Are Low Carb Diets Really The Window To Weight Loss?

Before changing careers, Linda Wimberley said she was determined to change her body.

"I lost 60 pounds, and I gained back 80," she said.

Linda stuck to the Atkins Diet for a year.

"I really didn't feel deprived for a long time, but pizza is the weakness," she said.

Linda said she really should be on a weight loss plan.

But which one?

Past studies show Atkins and other low-carb diets have led to weight loss.   But they can increase cholesterol levels.  Those diets have also been linked to greater risks of heart disease, and kidney damage with some diabetics.

But a new two-year study of more than 300 people found on average, participants lost 12 pounds eating fewer carbs and lots of protein.  Those on a low-fat diet lost an average of seven pounds.  The Mediterranean diet, which is full of lean protein and nuts, helped cut 10 pounds from waistlines.

Dr. Meg Reitmeyer, endocrinologist with Trinity Clinic, warned it's easy to be taken in by the results.

"They gave [those who participated in the study] in this one meal exactly what they needed every day.  How many of us are lucky to have that done?" she asked.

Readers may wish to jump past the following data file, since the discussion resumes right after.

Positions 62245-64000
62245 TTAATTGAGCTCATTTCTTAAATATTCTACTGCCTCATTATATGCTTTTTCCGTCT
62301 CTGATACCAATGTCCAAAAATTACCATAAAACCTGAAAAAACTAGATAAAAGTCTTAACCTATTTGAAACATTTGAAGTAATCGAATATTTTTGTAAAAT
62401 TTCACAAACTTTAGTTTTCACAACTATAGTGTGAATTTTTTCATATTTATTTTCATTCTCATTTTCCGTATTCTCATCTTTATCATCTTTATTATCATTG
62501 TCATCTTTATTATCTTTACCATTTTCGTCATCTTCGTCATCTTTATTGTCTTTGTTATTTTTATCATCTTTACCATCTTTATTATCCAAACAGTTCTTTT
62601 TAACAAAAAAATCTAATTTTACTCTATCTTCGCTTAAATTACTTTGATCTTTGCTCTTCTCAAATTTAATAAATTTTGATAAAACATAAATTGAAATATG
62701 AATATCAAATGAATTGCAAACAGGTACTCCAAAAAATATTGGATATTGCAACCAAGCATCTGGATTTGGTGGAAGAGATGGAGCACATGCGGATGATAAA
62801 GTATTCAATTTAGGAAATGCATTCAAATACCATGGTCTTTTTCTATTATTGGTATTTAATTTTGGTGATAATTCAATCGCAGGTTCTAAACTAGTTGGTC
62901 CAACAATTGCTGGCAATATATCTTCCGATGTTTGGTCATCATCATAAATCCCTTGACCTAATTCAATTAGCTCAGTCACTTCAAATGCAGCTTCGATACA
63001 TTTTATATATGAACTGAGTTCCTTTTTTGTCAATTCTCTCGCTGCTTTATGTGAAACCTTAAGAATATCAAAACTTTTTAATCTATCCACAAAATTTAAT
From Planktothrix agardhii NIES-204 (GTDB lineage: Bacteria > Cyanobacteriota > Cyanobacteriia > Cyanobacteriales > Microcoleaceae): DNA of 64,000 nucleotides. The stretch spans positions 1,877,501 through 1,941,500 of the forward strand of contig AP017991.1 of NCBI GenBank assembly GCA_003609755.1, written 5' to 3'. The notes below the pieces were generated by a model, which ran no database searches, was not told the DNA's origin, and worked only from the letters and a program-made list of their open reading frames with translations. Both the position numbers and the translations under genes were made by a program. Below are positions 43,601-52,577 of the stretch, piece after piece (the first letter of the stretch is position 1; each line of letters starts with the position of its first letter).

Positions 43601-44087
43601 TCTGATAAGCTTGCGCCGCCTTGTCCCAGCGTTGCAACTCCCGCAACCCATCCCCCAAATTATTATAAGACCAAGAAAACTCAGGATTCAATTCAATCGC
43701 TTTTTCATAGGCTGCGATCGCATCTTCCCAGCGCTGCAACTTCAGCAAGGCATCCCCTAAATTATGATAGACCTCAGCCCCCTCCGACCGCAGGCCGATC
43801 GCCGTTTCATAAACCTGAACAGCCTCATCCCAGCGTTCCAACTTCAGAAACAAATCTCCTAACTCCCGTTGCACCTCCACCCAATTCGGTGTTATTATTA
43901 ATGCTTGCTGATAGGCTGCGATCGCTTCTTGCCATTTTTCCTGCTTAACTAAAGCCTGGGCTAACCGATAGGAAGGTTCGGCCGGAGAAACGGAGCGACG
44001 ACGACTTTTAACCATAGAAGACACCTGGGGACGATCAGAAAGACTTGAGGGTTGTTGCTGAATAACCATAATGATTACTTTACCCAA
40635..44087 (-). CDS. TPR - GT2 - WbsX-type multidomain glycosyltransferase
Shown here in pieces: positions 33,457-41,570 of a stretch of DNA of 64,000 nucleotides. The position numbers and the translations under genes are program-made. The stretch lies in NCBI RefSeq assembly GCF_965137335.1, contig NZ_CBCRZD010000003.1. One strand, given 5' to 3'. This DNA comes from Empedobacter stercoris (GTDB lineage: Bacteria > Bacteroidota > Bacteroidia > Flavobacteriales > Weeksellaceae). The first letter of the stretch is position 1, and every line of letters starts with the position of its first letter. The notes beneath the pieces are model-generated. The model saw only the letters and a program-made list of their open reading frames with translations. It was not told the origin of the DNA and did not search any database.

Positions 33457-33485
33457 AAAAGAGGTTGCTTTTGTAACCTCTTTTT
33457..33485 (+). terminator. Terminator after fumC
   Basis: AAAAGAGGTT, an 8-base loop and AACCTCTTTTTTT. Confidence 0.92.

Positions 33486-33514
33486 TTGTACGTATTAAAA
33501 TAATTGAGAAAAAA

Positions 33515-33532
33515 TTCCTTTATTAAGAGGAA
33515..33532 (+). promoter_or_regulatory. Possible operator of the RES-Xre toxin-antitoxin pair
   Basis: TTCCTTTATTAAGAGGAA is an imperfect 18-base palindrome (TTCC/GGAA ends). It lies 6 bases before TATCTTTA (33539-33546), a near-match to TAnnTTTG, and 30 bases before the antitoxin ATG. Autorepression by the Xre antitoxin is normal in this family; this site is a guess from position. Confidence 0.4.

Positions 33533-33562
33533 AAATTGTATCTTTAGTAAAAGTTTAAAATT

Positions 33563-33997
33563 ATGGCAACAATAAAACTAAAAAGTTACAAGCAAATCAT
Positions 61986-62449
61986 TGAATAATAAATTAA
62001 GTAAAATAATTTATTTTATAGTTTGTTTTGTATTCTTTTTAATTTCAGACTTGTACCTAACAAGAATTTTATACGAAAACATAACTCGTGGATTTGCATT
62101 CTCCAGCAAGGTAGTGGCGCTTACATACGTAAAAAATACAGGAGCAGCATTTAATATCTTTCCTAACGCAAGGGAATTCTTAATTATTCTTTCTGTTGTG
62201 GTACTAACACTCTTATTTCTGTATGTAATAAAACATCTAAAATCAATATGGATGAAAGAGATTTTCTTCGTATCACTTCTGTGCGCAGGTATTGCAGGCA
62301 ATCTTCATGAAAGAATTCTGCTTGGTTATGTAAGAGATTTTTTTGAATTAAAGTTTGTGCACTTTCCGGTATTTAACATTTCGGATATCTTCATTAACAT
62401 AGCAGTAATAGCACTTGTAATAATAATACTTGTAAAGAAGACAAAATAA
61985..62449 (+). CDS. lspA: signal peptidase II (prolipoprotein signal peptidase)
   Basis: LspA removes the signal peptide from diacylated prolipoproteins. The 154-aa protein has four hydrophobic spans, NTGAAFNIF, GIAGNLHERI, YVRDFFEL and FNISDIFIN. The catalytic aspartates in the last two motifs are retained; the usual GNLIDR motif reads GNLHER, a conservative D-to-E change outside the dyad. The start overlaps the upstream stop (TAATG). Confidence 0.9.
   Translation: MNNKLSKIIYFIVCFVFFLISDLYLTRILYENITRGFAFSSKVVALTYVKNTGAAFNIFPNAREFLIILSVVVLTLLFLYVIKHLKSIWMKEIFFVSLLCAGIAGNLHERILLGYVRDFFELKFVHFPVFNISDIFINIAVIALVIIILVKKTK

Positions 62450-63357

Dr. Reitmeyer said it's hard for anyone to try to restrict themselves to one particular thing.  Dietician Karla Wallace with U. T. Health Center agreed.

"You have to pick healthy eating," she said.  "You don't want to go on and off diets."

Wallace said eating things low in fat, high in whole grains, as well as fruits and vegetables is the best route to take.  Basically, get back to the basics.

"Balance, variety, moderation and physical activity are your keys to weight loss," she said.  "If you lose one pound a week for a year, that is fifty pounds a year, and that's fantastic."

Doctors said it's best to consult with a physician before beginning any kind of diet, especially if you suffer from an illness.

Layron Livingston, Reporting.